9. Bloke in Germany in Portugal

    This is just a special case of Grauniad’s law of changes to tax rates.

    All tax cuts are “tax cuts for The Rich”.


    All tax increases are “making The Rich pay their fair share”.

  10. Labour floating that pensions should only be allowed to public sector workers, Conservatives floating that public sector jobs should only be available if you’ve done National Service, I don’t know who should be destroyed more.

  11. I sneeze in threes

    Isn’t the problem with the medics is that they can’t opt to take additional salary in lieu of a pension contribution once they’re maxed out their pension allowance? OK, it would be nice to have an additional tax break, but actively taxing at a marginal rate of 100% or more is generally thought to be somewhat discouraging.

  12. Problem is the ‘public sector leaders’ have distinguished themselves by their manifest incompetence, political bias and ability to secure themselves equally unnecessary posts in the private sector where they can effectively insider trade their previous experience to their new employees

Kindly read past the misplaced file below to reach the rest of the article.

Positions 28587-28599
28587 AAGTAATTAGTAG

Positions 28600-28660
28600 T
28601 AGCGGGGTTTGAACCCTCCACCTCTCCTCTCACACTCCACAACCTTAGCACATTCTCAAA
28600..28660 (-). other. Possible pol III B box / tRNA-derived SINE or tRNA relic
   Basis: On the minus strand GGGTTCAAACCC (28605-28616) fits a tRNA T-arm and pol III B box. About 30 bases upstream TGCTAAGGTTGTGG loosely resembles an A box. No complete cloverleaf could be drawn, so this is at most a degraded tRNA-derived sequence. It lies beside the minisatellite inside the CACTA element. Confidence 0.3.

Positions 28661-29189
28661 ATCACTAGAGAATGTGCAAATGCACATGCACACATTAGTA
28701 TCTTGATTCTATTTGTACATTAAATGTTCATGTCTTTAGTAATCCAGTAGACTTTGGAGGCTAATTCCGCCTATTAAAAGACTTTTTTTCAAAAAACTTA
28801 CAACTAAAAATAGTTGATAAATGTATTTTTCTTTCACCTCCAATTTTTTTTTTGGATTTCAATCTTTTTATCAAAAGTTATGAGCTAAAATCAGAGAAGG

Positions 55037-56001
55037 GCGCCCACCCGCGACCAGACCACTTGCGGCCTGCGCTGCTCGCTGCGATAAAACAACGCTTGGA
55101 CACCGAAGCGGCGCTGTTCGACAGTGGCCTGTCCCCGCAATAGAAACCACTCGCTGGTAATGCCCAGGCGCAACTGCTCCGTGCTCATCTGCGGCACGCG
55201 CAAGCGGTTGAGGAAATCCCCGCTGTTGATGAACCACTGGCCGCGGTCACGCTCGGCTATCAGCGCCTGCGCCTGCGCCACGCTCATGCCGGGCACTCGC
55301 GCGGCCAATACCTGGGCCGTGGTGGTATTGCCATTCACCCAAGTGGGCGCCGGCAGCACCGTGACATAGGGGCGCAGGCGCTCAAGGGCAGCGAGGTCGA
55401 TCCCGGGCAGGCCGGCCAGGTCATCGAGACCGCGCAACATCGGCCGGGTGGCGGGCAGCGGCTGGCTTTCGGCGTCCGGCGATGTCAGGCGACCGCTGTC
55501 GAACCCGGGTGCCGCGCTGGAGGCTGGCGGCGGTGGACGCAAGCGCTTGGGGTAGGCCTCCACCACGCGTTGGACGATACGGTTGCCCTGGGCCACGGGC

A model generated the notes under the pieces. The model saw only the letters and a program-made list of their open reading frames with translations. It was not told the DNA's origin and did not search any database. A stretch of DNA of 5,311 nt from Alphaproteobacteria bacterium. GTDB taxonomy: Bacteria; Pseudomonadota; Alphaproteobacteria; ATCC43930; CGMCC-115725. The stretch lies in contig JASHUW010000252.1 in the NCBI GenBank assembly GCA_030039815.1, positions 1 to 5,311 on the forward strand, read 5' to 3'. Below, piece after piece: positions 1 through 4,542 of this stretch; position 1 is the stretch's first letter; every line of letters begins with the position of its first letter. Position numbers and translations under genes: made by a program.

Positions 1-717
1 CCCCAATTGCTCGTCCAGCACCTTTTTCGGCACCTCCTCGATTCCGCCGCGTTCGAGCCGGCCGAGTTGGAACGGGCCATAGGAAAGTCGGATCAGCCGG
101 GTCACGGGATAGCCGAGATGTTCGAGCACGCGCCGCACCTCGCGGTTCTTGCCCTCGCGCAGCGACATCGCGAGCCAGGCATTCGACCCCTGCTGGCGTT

Senior doctors and consultants on the other hand do something extremely useful and are needed to help reduce the monumental waiting lists caused by the afore mentioned ‘public service leaders’

    Given their skillset importance and experience one would expect them to be rather better paid, encouraged to stay and have a suitably sensible taxation regime to achieve both

    Especially as they are paid a great deal less than ‘public service leaders’